General Motors said Monday that it had received more than 4,100 compensation claims for injuries tied to faulty ignitions, including 455 death claims, by its January 31 deadline.
But so far only 128 of the claims have been deemed eligible for compensation.
Kenneth Feinberg, the attorney in charge of the independent compensation fund set up by GM after recalling 2.6 million cars over the ignition-switch problem since February, reported 51 death claims so far were ruled eligible for compensation, and 110 were under review.
The largest US automaker, which has been taking claims for compensation from victims of the flawed vehicles for six months, reported total claims of 4,180 as of Sunday, the day after the deadline.
Fund spokeswoman Amy Weiss noted that it was too soon to know the final numbers, saying that "many" claims were still arriving through the postal system. The claims had to be postmarked by January 31 to be eligible for consideration.
Feinberg told Bloomberg television that hundreds of claims had been received in the last 10 days and it would take "at least a few months to process all of those claims."
The deadline passed despite a plea by two Democratic lawmakers last week for GM to extend it again to ensure all possible victims of accidents linked to the ignition problem, which dates back to the early 2000s, would have a chance to apply.
The company already had extended the deadline by one month.
GM launched the compensation claims program after acknowledging the faulty ignition switch could turn off power to a car's power steering and safety airbags while it is in motion.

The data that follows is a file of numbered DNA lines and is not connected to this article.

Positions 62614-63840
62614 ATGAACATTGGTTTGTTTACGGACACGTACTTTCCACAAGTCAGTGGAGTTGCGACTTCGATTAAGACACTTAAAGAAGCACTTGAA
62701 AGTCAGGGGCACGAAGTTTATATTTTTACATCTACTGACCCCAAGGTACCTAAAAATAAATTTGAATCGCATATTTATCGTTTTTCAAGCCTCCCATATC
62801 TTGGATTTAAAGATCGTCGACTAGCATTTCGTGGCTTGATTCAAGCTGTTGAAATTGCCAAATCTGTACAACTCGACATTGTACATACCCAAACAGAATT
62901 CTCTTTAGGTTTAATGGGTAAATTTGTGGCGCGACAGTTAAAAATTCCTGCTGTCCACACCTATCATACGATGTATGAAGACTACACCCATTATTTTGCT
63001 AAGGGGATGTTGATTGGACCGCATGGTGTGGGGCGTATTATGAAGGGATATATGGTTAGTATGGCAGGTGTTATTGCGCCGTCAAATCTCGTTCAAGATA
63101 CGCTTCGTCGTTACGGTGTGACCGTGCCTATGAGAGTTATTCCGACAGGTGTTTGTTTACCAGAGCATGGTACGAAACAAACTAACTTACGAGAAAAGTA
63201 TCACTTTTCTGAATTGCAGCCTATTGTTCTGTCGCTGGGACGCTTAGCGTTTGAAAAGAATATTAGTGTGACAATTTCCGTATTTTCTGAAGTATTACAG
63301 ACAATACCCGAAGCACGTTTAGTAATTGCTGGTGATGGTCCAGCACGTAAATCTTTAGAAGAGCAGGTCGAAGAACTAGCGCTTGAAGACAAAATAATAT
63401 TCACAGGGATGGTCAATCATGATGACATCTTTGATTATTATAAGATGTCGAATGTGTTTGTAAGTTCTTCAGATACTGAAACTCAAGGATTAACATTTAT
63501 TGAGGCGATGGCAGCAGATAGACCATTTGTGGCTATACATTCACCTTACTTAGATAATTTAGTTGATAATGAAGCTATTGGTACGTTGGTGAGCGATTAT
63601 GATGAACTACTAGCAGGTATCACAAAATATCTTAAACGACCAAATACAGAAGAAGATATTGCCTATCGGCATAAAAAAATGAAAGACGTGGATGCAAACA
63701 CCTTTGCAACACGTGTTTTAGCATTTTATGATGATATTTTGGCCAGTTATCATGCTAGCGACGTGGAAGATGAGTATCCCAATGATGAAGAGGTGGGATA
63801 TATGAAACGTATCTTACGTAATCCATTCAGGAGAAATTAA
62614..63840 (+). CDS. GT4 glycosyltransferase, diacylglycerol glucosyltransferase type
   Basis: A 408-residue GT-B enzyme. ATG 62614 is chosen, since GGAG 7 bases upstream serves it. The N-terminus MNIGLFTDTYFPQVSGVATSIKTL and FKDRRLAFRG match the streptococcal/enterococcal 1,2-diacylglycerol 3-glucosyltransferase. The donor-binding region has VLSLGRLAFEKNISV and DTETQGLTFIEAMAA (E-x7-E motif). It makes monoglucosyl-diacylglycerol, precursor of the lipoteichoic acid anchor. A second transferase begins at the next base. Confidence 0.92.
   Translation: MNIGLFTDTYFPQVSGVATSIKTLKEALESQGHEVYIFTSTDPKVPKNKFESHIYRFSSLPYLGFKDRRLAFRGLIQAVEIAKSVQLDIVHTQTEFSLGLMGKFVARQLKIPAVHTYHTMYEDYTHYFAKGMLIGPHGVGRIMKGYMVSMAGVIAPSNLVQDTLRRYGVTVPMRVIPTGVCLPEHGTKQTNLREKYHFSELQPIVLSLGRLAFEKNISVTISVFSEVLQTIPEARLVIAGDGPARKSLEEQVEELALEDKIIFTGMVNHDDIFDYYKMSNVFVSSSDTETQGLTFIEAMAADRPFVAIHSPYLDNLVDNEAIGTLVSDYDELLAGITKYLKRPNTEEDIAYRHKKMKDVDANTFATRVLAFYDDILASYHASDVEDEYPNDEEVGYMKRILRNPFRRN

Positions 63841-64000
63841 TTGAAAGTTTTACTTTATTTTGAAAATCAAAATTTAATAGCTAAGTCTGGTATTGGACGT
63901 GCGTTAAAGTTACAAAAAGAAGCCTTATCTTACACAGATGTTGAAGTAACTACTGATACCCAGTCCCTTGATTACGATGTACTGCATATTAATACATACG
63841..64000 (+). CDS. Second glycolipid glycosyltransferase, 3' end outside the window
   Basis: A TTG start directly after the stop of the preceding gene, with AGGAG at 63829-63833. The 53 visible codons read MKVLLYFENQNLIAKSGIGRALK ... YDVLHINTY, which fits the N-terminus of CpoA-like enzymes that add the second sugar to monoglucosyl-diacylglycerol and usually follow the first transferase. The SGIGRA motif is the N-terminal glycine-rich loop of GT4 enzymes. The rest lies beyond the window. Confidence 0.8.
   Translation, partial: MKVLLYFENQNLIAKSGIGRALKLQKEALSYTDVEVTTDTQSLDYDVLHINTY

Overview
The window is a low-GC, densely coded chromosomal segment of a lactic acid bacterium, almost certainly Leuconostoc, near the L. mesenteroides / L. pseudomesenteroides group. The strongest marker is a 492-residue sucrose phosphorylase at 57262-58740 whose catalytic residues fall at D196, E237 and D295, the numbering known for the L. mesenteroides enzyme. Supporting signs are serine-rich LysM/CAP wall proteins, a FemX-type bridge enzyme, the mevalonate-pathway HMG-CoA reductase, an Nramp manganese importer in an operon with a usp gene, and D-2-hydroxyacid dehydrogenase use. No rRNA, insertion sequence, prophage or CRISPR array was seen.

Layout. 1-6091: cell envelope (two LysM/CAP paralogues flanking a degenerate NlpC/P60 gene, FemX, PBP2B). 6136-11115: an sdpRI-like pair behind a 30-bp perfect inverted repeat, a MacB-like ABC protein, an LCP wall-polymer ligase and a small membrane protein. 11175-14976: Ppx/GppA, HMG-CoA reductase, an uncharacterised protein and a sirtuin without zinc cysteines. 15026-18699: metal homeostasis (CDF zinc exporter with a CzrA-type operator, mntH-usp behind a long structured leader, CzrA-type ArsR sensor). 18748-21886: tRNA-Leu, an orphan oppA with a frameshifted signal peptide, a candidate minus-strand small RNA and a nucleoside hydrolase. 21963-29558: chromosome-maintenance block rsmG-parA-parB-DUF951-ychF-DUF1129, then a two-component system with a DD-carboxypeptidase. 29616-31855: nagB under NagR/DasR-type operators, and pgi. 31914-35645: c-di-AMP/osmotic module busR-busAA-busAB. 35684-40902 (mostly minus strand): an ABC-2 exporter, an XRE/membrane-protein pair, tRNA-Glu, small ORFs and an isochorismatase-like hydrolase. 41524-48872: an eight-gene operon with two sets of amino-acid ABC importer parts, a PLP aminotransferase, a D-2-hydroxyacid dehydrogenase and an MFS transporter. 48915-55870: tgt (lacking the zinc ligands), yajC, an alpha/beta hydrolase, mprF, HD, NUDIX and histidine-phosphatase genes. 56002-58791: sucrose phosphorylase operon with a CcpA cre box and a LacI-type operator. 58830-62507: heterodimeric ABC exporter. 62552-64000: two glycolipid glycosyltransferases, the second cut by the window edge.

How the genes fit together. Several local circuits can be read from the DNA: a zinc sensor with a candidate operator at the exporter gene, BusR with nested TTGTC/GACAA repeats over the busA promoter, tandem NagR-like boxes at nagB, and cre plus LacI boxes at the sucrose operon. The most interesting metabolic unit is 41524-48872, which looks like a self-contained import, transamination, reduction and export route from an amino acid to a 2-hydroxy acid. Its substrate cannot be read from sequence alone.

It took GM nearly 11 years before beginning to recall the cars after hundreds of possible accidents and deaths were reported.
Feinberg said that he was not surprised that GM had originally reported only 13 deaths related to the problem, because the company had been looking at a direct link to the flawed ignition switches.
- Circumstantial evidence weighed -
The compensation fund, by contrast, he explained, is focused on "proximate cause" or circumstantial evidence between the switch defects and the deaths and injuries. "We're much more generous," he added.
Feinberg declined to estimate the final price tag of the GM compensation program.
GM will pay a minimum $1 million for the victim, $300,000 for the surviving spouse and another $300,000 for each surviving dependent.
Financial and medical treatment compensation of at least $20,000 will also be offered to those with eligible physical injury claims from an accident.
As of Sunday, eight claims for crippling injuries such as brain damage or double amputation were deemed eligible, out of 278 filed.
Sixty-nine out of 3,447 claims for hospitalisation or outpatient medical treatment were eligible.
Of the total 128 claims deemed eligible, "there is not one person who has turned down the compensation," Feinberg said. Anyone accepting compensation from the fund waives the right to sue GM.
GM is under investigation by Congress, regulators and the Justice Department over why it waited more than a decade after first uncovering the ignition-switch problem to start recalling cars.
Lawyers for many victims have already filed a number of class-action suits that could cost the company far more than its promised payouts under the compensation program.
GM set aside $400 million in claims-related provisions in its 2014 accounts. The largest US automaker is scheduled to report fourth-quarter and full-year earnings ahead of the market opening early Wednesday.
Last year GM recalled more than 30 million cars worldwide, a record, for problems with the ignition switch and other problems.
Despite the recalls, consumers snapped up GM cars last year, pushing the company to record sales of 9.92 million vehicles.